Garden Q&A: Hey, who ate my pentas? – Florida Times-Union
I could not believe my eyes. My perky purple pentas were stripped of foliage in one night. How could that happen?
After questions and pictures, we identified the culprits as Tersa sphinx larva. They look a bit like little snakes. They can be green or brown in color and have one large eyespot with 6 smaller ones trailing down the body and a small horn on the rear end. These caterpillars love to dine on Pentas lanceolata.
If you prefer your Pentas to watching the life cycle of these cats, slip on your garden gloves and manually remove the caterpillars. Drop them into a bucket of soapy water. (When you see them floating you will know they are dead.)
You must be at least one step ahead of these caterpillars, because like many of us, these creatures find Florida to be just right. Check all the plants around the first plant where you first discovered the crawly caterpillars, to make sure you have gotten them all. Now look for the next generation. Just because you got rid of the giants it does not mean you have removed the problem. Or you can do nothing, observe and watch the whole life cycle take place in your garden. They are a great life-cycle lesson for kids, and make great dining for birds.
Where did they come from? They fly as a brood. Think back, do you remember seeing some unusually large moths flying up from the grass or foliage? That is Mom, who was pupating underground. She lays the eggs on the penta leaves and the hatchlings devour the leaves. They become caterpillars as part of their lifecycle, becoming the Tersa sphinx larva.
If you do not want the caterpillars to turn into pupa and then adult moths you must get rid of the caterpillars or the pupa (resting stage). They have some natural predators — vertebrates such as birds, skunks and rodents consume larvae and pupae readily. If none of these predators are hanging around, the best thing to do is reach for the biological solution, Bacillus thuringiensis. Spraying the young caterpillars as they are eating will do the job. Success in defeating these penta lovers also means spraying the foliage when the larvae first appear. For more information on Tersa sphinx larva go to: www.silkmoths.bizland.com/Sphinx/xterster.htm.
I keep hearing a lot about how important composting is in North Florida, but it sounds like a messy, labor intensive process. Is it worth it?
Yes! Yes! Yes! The reason we have such enthusiasm for composting is that North Florida soil is not always healthy enough to produce vigorous, hearty plants. Compost is a soil amendment that provides organic matter to our soil and therefore plants, with the needed nutrients. Creating compost is an environmental way to reduce the amount of solid waste that goes to the landfill and provide beneficial product for your garden.
The composting process need not be labor intensive. In fact, you can start small and build until you are making all the compost you need for your garden. Generally, gardeners start with a 3-cubic-foot compost pile in a 3-by-3-by-3-foot enclosure. Some gardeners don’t even use an enclosure. They just find an appropriate place in their yard and start a pile on the ground. The pile need only be sheltered from drying wind and within easy reach of a water hose.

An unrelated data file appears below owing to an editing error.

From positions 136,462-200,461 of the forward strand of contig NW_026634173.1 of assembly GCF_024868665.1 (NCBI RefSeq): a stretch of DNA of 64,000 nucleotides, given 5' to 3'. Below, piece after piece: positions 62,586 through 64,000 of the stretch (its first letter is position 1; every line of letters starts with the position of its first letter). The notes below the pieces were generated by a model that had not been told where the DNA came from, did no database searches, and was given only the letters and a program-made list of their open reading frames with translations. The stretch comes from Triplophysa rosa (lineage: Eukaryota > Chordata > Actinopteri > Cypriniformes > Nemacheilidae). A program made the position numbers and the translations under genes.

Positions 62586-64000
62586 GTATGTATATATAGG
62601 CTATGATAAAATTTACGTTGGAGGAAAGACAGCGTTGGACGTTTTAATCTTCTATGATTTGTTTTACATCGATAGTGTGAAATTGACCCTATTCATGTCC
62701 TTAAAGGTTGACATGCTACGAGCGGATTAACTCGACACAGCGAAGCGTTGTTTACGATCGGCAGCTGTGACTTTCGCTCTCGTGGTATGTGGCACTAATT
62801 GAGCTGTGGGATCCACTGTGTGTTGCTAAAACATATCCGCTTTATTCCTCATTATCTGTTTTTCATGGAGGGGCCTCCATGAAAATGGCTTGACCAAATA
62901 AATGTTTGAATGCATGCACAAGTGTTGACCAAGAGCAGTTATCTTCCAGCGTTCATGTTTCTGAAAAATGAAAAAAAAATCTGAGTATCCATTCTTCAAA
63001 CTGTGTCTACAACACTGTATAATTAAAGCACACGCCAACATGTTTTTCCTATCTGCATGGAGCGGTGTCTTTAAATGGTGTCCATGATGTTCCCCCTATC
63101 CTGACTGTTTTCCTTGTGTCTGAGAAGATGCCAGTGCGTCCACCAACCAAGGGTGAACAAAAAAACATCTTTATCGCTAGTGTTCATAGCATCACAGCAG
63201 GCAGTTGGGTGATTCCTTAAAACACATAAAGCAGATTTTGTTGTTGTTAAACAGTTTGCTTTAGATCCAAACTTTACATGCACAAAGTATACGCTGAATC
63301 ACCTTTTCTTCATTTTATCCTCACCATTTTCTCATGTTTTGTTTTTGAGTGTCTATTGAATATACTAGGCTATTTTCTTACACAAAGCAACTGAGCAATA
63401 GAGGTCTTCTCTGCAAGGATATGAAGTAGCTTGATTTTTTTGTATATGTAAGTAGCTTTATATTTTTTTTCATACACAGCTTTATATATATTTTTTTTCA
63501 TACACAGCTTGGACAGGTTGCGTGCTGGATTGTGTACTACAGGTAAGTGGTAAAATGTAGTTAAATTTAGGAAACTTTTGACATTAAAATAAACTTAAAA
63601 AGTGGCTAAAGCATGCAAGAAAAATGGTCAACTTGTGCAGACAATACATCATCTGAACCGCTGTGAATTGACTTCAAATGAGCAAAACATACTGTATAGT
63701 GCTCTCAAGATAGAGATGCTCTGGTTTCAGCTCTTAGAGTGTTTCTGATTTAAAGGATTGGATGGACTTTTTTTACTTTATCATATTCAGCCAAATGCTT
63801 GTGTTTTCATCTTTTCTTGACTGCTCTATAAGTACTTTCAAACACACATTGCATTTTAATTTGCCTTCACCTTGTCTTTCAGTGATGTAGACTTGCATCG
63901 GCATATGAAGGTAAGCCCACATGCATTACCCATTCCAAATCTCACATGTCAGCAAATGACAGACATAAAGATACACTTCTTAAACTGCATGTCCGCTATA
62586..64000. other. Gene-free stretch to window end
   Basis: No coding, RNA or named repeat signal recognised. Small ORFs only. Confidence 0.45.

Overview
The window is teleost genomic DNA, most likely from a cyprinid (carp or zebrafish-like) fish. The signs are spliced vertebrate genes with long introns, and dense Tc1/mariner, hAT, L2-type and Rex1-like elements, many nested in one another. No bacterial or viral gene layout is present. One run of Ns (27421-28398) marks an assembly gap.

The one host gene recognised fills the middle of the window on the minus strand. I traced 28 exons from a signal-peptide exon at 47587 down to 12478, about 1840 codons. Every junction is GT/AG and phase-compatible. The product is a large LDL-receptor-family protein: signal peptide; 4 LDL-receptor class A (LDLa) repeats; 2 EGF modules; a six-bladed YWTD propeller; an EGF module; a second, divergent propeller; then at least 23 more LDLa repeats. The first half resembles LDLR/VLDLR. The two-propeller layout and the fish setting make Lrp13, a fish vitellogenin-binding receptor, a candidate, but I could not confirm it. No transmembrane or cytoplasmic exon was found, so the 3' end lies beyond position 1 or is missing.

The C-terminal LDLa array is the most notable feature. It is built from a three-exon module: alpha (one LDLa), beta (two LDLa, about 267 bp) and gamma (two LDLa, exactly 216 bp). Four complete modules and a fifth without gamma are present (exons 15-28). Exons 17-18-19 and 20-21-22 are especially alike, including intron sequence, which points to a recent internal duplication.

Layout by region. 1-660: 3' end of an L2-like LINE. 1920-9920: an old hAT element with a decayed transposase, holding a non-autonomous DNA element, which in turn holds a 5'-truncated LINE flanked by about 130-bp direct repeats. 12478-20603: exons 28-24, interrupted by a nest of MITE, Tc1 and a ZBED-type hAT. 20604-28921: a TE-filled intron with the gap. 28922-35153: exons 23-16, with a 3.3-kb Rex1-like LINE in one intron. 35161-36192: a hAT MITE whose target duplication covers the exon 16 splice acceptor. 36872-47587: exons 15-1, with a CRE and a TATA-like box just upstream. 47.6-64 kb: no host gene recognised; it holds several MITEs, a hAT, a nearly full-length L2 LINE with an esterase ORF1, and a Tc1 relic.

The most important thing to know about a compost pile is the ratio of carbon (brown materials) and nitrogen (green materials) to put in the pile. This is called the carbon-to-nitrogen, C/N ratio. It is generally 30/1. Simply put, that means 30 parts carbon material to 1 part nitrogen material. The reason the ratio is important is that you want the pile to heat up so that microorganisms can go to work to break down the pile into rich, useful compost for the garden.
What do we mean by brown and green material? Brown (carbon) can be leaves, chipped up twigs or branches, shredded newspaper, or cardboard. Green material (nitrogen) includes grass clippings, kitchen scraps (fruits and vegetables, egg shells, coffee grounds and herbaceous plants.) Avoid seed-laden weeds or diseased plant material.
It is a good idea to start the bottom layer with material that will allow air into the pile; small branches or other material that leave a bit of open space between pieces. Then layer brown and green, about 3-4 inches of each, until your pile reaches about 3 feet high. It is important to water each layer as you put it down. The layers should be quite moist, but not wet. The new pile will heat up rapidly. After 4-7 days it will cool down and that’s when you grab your pitchfork and take 10 or 15 minutes to turn it (mix it up). This also allows material on the outside of the pile to be moved into the middle so it will heat up evenly, therefore speeding up the process.
In 5 or 6 weeks your compost will be ready to use. It should be crumbly and brown. You can use it as a potting soil after mixing with other material such as perlite or vermiculite to improve drainage. It can be used as mulch and some folks make “compost tea” by soaking a couple of handfuls of compost wrapped in cheesecloth in water. They then use it to water plants. You can find much more information at edis.ifas.ufl.edu/ep323.
Karl Zedell Sr. is a master gardener with the Duval County Extension Service and the University of Florida/IFAS. If you have gardening questions, you can speak to a master gardener from 9:30 a.m. to noon and 12:30 p.m. to 3:30 p.m. Monday through Friday at the Duval extension office at (904) 255-7450.
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